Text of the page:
out this contact form. There is no cost or obligation to you.

Kirby McInerney LLP -- http://www.kmllp.com-- is a New York-based
plaintiffs' law firm concentrating in securities, whistleblower,
antitrust and consumer litigation. [GN]


HILTON GRAND: Glasser Moves for Certification of Class Under TCPA
-----------------------------------------------------------------
The Plaintiff in the lawsuit titled MELANIE GLASSER, individually
and on behalf of all others similarly situated v. HILTON GRAND
VACATIONS COMPANY, LLC, Case No. 8:16-cv-00952-JDW-AAS (M.D.
Fla.), moves the Court for an order certifying that the action
asserting a claim against the Defendant under the Telephone
Consumer Protection Act may proceed on behalf of a class.

The redacted class is defined as:

     All persons in the United States whose cellular telephone
     number Defendant called using the _____ between October 16,
     2013 and April 2, 2014 where the ____________________.

The case is about a massive telemarketing campaign where Grand
Vacations placed automated telemarketing calls to the Plaintiff's
cellular telephone number in an effort to sell her timeshares for
which she has never expressed any interest, much less provided
express written consent as required by the TCPA.

A copy of the Redacted Motion is available at no charge at
http://d.classactionreporternewsletter.com/u?f=APmv7kdF

The Plaintiff is represented by:

          Timothy J. Sostrin, Esq.
          Keith Keogh, Esq.
          KEOGH LAW, LTD
          55 W. Monroe St., Suite 3390
          Chicago, IL 60603
          Telephone: (312) 726-1092
          Facsimile: (312) 726-1093
          E-mail: Keith@Keoghlaw.com
                  TSostrin@KeoghLaw.com

               - and -

          William Peerce Howard, Esq.
          Amanda J. Allen, Esq.
          THE CONSUMER PROTECTION FIRM
          210 A-South MacDill Ave.
          Tampa, FL 33609
          Telephone: (813) 500-1500
          E-mail: Billy@TheConsumerProtectionFirm.com
                  Amanda@TheConsumerProtectionFirm.com


ILLINOIS: Prelim. Injunction Bid in Medicaid Applications OK'd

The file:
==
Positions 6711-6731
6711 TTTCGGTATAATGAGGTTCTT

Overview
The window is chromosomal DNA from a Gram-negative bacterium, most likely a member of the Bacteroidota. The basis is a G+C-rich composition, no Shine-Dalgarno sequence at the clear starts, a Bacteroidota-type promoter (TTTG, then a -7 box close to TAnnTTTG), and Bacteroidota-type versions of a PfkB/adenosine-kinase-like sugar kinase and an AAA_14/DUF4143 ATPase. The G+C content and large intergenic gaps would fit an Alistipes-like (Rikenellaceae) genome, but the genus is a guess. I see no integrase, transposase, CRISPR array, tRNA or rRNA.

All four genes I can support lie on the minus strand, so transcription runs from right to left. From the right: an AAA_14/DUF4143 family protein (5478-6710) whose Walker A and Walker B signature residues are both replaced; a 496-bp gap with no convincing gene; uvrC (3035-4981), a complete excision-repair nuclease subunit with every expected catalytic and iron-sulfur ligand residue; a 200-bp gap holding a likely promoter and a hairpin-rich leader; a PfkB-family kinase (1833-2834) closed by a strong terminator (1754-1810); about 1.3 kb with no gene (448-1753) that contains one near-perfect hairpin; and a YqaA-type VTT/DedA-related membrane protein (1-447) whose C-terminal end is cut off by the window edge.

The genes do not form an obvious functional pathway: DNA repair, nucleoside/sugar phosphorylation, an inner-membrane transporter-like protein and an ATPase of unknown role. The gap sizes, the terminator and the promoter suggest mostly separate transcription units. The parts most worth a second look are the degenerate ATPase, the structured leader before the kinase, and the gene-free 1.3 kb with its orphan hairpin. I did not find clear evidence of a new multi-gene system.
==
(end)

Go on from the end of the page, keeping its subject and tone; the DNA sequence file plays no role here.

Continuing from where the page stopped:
--------------------------------------------------------------
In the cases captioned Doctors Nursing and Rehabilitation Center,
LLC, et al., Plaintiffs, v. Felicia F. Norwood, in her official
capacity as the Director of Illinois Department of Healthcare and
Family Services, Defendant, and related cases, Nos. 1:16-cv-9837,
1:16-cv-9842, 1:16-cv-9922, 1:16-cv-10255, 1:16-cv-10614, 1:17-cv-
104, 1:17-cv-640, 1:17-cv-1750 (N.D. Ill.), Judge Elaine E. Bucklo
of the U.S. District Court for the Northern District of Illinois,
Eastern Division, granted the Plaintiffs' motion for a preliminary
injunction requiring the Defendant to process Medicaid
applications and to provide Medicaid benefits with reasonable
promptness in accordance with the Medicaid Act and timeliness
standards set by federal regulations.

These related cases concern Illinois's provision of Medicaid
benefits and the timeliness requirements for approving and
providing such benefits.  The Plaintiffs in these matters are
residents 24-hour, long-term nursing care facilities who seek
long-term care benefits under Illinois's state Medicaid plan and
the healthcare providers that operate these nursing facilities.
The Patient Plaintiffs fall into two major categories: (i) those
who are awaiting Medicaid or long-term care eligibility
determinations; and (ii) those who, despite receiving approval,
are still awaiting long-term care benefits.

The Plaintiffs bring suit against Felicia Norwood, the Director of
HFS, in her official capacity, because, they allege, she has
failed to process their Medicaid applications and to provide
Medicaid benefits with reasonable promptness, as required by the
Medicaid Act and its implementing regulations.  According to them,